Review: Scarlet, Marissa Meyer

scarletTitle: Scarlet (Goodreads)

Author:  Marissa Meyer (Website) (Twitter)

Rating: ★★★★★

Cinder returns in the second thrilling installment of the New York Times-bestselling Lunar Chronicles. She’s trying to break out of prison—even though if she succeeds, she’ll be the Commonwealth’s most wanted fugitive.

Halfway around the world, Scarlet Benoit’s grandmother is missing. It turns out there are many things Scarlet doesn’t know about her grandmother and the grave danger she has lived in her whole life. When Scarlet encounters Wolf, a street fighter who may have information as to her grandmother’s whereabouts, she has no choice but to trust him, though he clearly has a few dark secrets of his own.

As Scarlet and Wolf work to unravel one mystery, they find another when they cross paths with Cinder. Together, they must stay one step ahead of the vicious Lunar Queen who will do anything to make Prince Kai her husband, her king, her prisoner.

Details

Series: Lunar Chronicles #2 of 4
Genre: YA Science fiction
Published: Penguin Australia (Puffin in the UK, Feiwel and Friends in USA), February 5, 2013
Pages
(hardcover): 464

Paper copies: Amazon.com (hardcover) • Amazon.co.uk • Book Depository
E-copies: Amazon.com • Amazon.co.uk • Barnes & Noble • Bookworld (epub)

Please note: This review is for the second book in this series, and so will contain spoilers for the first book, Cinder. You may wish to go and read my review of Cinder instead!


The Queens ArmyThe Queen’s Army

Before reading Scarlet you may wish to take a look at a short story that comes in as #1.5 in the series. The Queen’s Army is about a young Lunar boy, chosen to be part of Queen Levana’s army. He is physically modified to give him wolfish characteristics and is trained to be a killing machine. The events of this story pave the way for what happens in Scarlet, and gives a bit of background into some of the newer characters.

You can read The Queen’s Army for free at the Tor website! (Goodreads link)

Review

I loved Cinder when I read it early last year, so I couldn’t wait for Scarlet to be released and hoped it would live up to such a fantastic first part of the story. Thankfully, it did!

Scarlet starts almost immediately after the events at the end of Cinder, so here’s a quick recap of where things lie:  Cinder has just crashed the ball, drenched from the rain but determined to tell Kai that the Lunar Queen is planning to kill him after their marriage, if he agrees to it. She confronts Queen Levana and is exposed as a Cyborg. She flees the scene, leaving one of her feet behind her, but is captured and thrown in prison. Doctor Erland, the Lunar who had been working on the cure for the plague, tells her to escape and come meet him in Africa.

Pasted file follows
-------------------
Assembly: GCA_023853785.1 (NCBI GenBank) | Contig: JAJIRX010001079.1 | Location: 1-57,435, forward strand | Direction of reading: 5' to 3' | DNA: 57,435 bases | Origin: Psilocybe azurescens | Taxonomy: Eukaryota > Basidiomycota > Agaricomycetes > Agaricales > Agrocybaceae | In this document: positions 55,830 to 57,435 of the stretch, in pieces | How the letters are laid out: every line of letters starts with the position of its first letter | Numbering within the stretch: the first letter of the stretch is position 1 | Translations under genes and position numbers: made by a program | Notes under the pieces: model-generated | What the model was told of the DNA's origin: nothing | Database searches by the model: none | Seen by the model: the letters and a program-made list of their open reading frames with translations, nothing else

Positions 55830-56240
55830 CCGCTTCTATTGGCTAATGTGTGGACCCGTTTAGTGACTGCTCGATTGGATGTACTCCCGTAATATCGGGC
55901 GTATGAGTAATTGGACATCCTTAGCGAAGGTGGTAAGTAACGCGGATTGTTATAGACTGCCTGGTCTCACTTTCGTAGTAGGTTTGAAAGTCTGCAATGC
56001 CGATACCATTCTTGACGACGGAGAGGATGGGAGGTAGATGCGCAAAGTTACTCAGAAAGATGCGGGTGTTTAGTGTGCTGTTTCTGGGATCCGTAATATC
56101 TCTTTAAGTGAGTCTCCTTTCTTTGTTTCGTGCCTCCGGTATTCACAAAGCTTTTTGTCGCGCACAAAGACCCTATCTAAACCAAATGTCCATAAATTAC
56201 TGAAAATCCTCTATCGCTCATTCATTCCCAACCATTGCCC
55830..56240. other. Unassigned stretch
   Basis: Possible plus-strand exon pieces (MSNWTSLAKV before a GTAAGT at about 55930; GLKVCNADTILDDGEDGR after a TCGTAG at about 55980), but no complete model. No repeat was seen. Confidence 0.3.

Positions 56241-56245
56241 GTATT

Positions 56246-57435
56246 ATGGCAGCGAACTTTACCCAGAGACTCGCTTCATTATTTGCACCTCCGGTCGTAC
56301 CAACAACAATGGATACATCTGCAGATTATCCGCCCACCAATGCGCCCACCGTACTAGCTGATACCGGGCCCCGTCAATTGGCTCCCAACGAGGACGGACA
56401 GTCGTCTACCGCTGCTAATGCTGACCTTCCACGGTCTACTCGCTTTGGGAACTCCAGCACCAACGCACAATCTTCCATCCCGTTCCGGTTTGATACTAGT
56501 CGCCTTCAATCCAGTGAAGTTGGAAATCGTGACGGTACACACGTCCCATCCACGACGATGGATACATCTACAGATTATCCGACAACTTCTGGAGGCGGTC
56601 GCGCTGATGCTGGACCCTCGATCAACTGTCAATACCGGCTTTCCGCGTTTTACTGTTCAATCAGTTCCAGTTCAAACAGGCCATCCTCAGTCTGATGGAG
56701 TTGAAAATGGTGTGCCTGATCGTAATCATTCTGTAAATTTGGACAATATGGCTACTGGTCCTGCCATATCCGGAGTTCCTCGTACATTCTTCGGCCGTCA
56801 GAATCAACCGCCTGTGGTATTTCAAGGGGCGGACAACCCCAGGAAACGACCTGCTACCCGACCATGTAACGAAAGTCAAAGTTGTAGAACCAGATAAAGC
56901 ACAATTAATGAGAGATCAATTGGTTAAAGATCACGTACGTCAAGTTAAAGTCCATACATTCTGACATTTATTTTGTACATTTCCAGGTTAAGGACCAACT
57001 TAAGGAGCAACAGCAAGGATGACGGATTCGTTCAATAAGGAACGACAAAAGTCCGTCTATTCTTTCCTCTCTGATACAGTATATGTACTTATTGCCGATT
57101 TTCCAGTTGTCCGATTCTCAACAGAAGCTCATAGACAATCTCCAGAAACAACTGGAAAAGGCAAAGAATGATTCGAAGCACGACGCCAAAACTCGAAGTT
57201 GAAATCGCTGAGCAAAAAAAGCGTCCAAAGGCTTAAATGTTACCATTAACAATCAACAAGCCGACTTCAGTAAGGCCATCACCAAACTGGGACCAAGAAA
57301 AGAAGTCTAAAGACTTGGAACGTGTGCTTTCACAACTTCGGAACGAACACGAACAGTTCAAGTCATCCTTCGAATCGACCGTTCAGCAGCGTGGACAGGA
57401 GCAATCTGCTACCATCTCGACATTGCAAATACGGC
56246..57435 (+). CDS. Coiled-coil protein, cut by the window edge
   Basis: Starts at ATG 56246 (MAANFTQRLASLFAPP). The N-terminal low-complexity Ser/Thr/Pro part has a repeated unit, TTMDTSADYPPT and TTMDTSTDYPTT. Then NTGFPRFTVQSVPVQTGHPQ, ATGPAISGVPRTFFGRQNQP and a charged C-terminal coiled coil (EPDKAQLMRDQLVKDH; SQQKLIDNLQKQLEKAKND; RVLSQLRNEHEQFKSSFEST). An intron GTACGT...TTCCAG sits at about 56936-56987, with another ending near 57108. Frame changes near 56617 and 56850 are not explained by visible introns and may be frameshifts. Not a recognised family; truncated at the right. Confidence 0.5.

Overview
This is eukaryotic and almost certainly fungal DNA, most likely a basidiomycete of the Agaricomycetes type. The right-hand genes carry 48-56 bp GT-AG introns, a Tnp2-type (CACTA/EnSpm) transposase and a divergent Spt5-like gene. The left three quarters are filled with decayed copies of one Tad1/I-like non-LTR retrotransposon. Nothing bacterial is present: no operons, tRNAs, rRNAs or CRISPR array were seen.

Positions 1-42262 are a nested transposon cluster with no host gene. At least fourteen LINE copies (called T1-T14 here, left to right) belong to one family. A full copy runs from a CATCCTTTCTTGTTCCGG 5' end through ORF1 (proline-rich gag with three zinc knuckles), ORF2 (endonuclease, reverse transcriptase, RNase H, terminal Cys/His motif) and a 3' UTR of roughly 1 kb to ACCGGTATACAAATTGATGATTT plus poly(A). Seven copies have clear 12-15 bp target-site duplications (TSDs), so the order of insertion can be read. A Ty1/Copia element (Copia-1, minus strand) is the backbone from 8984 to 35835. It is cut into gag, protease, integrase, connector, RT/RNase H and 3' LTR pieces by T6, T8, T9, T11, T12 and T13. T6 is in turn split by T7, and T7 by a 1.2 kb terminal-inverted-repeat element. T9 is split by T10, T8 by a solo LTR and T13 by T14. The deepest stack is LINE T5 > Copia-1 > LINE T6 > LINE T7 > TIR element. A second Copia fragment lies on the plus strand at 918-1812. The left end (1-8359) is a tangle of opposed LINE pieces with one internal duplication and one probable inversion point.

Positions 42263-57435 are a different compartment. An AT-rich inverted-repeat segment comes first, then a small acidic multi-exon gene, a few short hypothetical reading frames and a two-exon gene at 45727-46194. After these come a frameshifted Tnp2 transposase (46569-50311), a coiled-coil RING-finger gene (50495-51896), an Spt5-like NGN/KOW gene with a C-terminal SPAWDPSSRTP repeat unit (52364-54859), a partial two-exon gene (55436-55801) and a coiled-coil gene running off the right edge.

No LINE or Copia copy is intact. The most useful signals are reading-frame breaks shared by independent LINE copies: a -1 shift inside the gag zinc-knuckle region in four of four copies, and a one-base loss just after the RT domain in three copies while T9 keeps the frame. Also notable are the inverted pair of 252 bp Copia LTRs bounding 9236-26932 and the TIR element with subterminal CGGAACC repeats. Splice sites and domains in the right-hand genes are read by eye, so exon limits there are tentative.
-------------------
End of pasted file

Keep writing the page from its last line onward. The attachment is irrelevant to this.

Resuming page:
As well as continuing Cinder’s story, Scarlet is also based loosely on the story of Red Riding Hood. Scarlet Benoit is a young lady living with her grandmother in rural France. Her grandmother has been kidnapped, and in her search to find her Scarlet meets the curiously vulnerable street-fighter, Wolf. Scarlet’s father turns up desperate and disoriented after having been tortured by the same group that has kidnapped Scarlet’s grandmother, and Wolf agrees to help Scarlet find those responsible. What could her grandmother possibly know that would cause someone to do this to her?

Scarlet’s and Cinder’s stories are very separate throughout most of the book, each following their own path, but it all ties together nicely in the end. Prince (now Emperor) Kai also makes a few appearances so we get to see how he is coping with the growing crises. Kai and Cinder are not actually together so I did miss their delightful romance of the first book, but in Scarlet we get the growing relationship between Wolf and Scarlet instead. Their romance develops over only a couple of days, which feels slightly rushed, but it’s only early days for them so it will be nice to see how they further develop.

Cinder continues to be a kick-arse Cyborg and it was lovely to see the android Iko back in the action. Cinder has an accomplice on her journey through this book – a shallow and a rather comical figure, Captain Carswell Thorne. I loved how he added a lighter side to an otherwise fairly action-packed story.

If you enjoyed Cinder then you should definitely get a hold of Scarlet. Marissa Meyer has continued her story about how just a few people can change the course of worldwide events and I’m not sure how I’m going to wait a whole year for Cress to come out!

Warnings: Violence but otherwise clean.

cinder scarlet cress_dummy Expected pub Feb 2014 winter_dummy Expected pub 2015

What did others think of Scarlet?

  • “If Cinder was about lies and manipulation, then Scarlet‘s focus is on all of the secrets that led up to that.  It’s engrossing and fast-paced, the kind of story you never want to end.” – The Starry-Eyed Revue
  • “For the few of you out there who, like me, were unimpressed by Cinder, I challenge you to give Scarlet a try. It will, undoubtedly, make you eat your former words about this series.” – Ivy Book Bindings
  • “SCARLET will take you on an adventure where darts coming out of fingers can almost be considered normal and where the little red riding hood isn’t as gullible as we thought she was.” – Stéphanie of Tynga’s Reviews